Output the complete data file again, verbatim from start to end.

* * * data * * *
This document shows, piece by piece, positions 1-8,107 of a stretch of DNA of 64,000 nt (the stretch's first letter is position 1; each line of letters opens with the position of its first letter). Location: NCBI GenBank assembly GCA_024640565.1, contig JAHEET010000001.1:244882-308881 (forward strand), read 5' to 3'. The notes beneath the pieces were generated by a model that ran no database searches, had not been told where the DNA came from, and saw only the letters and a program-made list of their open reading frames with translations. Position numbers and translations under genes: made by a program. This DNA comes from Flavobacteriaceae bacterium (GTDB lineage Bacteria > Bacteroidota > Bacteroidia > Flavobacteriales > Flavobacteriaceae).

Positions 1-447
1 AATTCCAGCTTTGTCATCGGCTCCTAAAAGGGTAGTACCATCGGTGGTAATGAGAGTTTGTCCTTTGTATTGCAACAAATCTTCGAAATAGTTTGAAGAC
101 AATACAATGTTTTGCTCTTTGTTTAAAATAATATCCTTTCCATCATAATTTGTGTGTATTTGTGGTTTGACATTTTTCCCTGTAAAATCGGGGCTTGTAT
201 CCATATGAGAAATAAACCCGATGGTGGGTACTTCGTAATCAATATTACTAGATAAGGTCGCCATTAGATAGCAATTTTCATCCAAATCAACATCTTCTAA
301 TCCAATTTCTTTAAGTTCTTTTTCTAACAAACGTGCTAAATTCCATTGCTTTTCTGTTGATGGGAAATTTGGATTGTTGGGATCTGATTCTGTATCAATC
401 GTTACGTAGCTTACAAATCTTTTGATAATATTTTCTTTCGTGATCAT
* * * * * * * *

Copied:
This document shows, piece by piece, positions 1-8,107 of a stretch of DNA of 64,000 nt (the stretch's first letter is position 1; each line of letters opens with the position of its first letter). Location: NCBI GenBank assembly GCA_024640565.1, contig JAHEET010000001.1:244882-308881 (forward strand), read 5' to 3'. The notes beneath the pieces were generated by a model that ran no database searches, had not been told where the DNA came from, and saw only the letters and a program-made list of their open reading frames with translations. Position numbers and translations under genes: made by a program. This DNA comes from Flavobacteriaceae bacterium (GTDB lineage Bacteria > Bacteroidota > Bacteroidia > Flavobacteriales > Flavobacteriaceae).

Positions 1-447
1 AATTCCAGCTTTGTCATCGGCTCCTAAAAGGGTAGTACCATCGGTGGTAATGAGAGTTTGTCCTTTGTATTGCAACAAATCTTCGAAATAGTTTGAAGAC
101 AATACAATGTTTTGCTCTTTGTTTAAAATAATATCCTTTCCATCATAATTTGTGTGTATTTGTGGTTTGACATTTTTCCCTGTAAAATCGGGGCTTGTAT
201 CCATATGAGAAATAAACCCGATGGTGGGTACTTCGTAATCAATATTACTAGATAAGGTCGCCATTAGATAGCAATTTTCATCCAAATCAACATCTTCTAA
301 TCCAATTTCTTTAAGTTCTTTTTCTAACAAACGTGCTAAATTCCATTGCTTTTCTGTTGATGGGAAATTTGGATTGTTGGGATCTGATTCTGTATCAATC
401 GTTACGTAGCTTACAAATCTTTTGATAATATTTTCTTTCGTGATCAT